East Europeans urged to unite

Locarno hosts meeting for region's industryites

LOCARNO — Eastern European producers and distributors must combine their resources if they want to get better deals on distributing movies or buying product for local screens.

That was the message at the Locarno Film Festival’s new industry event Step In, focussing on the region.

Steep minimum guarantees demanded by many sales agents and the muscle of regional power bases weaken the bargaining power of smaller individual territories, industryites heard on Sunday at the Swiss fest.

Baltic state distributors in particular complain that European and U.S. titles are frequently packaged for multi-territory sale to Russian distributors for all former Soviet states — including linguistically distinct Baltic countries that are now part of the EU.

Tiina Savi, of Estonian arthouse distrib Black Hand and exhibitor Kino Soprus, said that the two biggest challenges facing the country were digitalization, with rural movie houses unable to afford the upgrade, and Russian distribs buying packaged sales of international movies, diminishing access to interesting titles.

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“Dealing with Russian distributors is a challenge because they have little incentive to sell films for exhibition to the Baltics,” she said, explaining that the territories could afford only modest prices.

“Russians mainly buy films for TV rights and have little interest in exhibition in smaller territories,” Savi added.

Smaller territories could get better market access if countries pooled resources, per Sasha Wieser, CEO of Vienna-based EastWest film distribution.

“The problem is that to prove a project has value, sales agents often put in a big minimum guarantee at the beginning of a project and then are looking for a return, demanding a minimum guarantee from distributors. Doing one package deal rather than many smaller deals is a business-driven decision,” he said.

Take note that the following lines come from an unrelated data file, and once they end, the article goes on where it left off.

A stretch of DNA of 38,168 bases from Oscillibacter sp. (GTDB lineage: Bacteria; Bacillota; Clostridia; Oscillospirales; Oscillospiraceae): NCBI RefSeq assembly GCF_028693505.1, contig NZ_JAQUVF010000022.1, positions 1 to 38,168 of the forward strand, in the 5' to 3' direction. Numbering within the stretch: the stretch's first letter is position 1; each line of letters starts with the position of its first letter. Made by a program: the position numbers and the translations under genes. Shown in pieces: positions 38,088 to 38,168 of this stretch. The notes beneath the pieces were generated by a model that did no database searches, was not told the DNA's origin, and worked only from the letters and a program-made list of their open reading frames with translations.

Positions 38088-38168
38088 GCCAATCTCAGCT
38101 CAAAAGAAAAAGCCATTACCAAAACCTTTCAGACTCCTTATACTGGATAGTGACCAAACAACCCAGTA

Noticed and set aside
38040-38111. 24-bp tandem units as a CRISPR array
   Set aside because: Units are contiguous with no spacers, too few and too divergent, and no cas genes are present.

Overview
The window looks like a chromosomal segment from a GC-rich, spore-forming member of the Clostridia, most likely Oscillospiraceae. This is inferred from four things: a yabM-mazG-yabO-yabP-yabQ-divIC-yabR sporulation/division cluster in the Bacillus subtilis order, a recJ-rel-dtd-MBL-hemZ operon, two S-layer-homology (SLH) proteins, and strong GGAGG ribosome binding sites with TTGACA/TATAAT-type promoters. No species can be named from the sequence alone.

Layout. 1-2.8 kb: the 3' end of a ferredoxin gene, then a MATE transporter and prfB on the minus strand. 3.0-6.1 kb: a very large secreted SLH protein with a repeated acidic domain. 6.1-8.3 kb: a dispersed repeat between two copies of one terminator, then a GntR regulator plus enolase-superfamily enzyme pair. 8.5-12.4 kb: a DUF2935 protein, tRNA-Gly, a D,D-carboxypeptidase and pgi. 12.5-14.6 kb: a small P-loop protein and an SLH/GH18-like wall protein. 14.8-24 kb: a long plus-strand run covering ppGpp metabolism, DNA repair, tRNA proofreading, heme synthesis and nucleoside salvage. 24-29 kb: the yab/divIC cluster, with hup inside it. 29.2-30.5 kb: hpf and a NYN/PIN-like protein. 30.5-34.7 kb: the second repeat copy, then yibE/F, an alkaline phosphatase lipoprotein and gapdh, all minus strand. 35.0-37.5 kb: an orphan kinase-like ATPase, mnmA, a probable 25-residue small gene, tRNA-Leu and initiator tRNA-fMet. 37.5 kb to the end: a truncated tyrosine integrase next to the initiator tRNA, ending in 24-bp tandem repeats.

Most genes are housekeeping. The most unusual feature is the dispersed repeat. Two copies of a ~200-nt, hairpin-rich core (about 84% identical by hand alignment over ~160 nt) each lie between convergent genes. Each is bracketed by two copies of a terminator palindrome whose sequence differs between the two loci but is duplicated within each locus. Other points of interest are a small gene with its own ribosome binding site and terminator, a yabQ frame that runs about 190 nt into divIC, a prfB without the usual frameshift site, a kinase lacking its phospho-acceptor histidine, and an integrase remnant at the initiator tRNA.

Loic Magneron president of Paris-based Wide Management, said that since sales agents were now intrinsic to the financing of many movies, making individual deals with small territories — where even flat-rate deals might only be counted in the low thousands of dollars — was often uneconomic.

Joel Chapron, Russian and Eastern European specialist with French film export org UniFrance, said many of the challenges faced by smaller countries were related to their geopolitical history, with power bases in Moscow for the former Soviet Union; Belgrade, Zagreb and Ljubljana for the former Yugoslavia; and Prague for what was Czechoslovakia.

There were signs that individual territories were beginning to make solo efforts, he said: a Kazakhstan company recently bought rights for French actioner “The Assault,” directed by Julien Leclercq. But regional groupings would make sense.

Dana Bacanu of Romania’s Asociatia Culturala Macondo urged sales agents to do more to understand regional markets.

“They could look at such ideas as the German model, where contracts include hold-backs for non-commercial films to be screened by cultural bodies,” when selling wider packages, she suggested.

Locarno wraps on Saturday.